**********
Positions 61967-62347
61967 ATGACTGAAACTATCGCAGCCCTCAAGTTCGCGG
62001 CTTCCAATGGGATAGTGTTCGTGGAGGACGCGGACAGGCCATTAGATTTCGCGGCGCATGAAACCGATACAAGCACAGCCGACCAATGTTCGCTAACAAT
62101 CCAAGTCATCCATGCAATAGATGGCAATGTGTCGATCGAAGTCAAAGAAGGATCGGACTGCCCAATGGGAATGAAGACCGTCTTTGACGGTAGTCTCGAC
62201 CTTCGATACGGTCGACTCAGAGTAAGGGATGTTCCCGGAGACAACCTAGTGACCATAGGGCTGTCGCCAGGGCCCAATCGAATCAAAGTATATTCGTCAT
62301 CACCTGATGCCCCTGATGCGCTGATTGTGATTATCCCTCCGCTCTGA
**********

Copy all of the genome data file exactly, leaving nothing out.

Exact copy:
Positions 61967-62347
61967 ATGACTGAAACTATCGCAGCCCTCAAGTTCGCGG
62001 CTTCCAATGGGATAGTGTTCGTGGAGGACGCGGACAGGCCATTAGATTTCGCGGCGCATGAAACCGATACAAGCACAGCCGACCAATGTTCGCTAACAAT
62101 CCAAGTCATCCATGCAATAGATGGCAATGTGTCGATCGAAGTCAAAGAAGGATCGGACTGCCCAATGGGAATGAAGACCGTCTTTGACGGTAGTCTCGAC
62201 CTTCGATACGGTCGACTCAGAGTAAGGGATGTTCCCGGAGACAACCTAGTGACCATAGGGCTGTCGCCAGGGCCCAATCGAATCAAAGTATATTCGTCAT
62301 CACCTGATGCCCCTGATGCGCTGATTGTGATTATCCCTCCGCTCTGA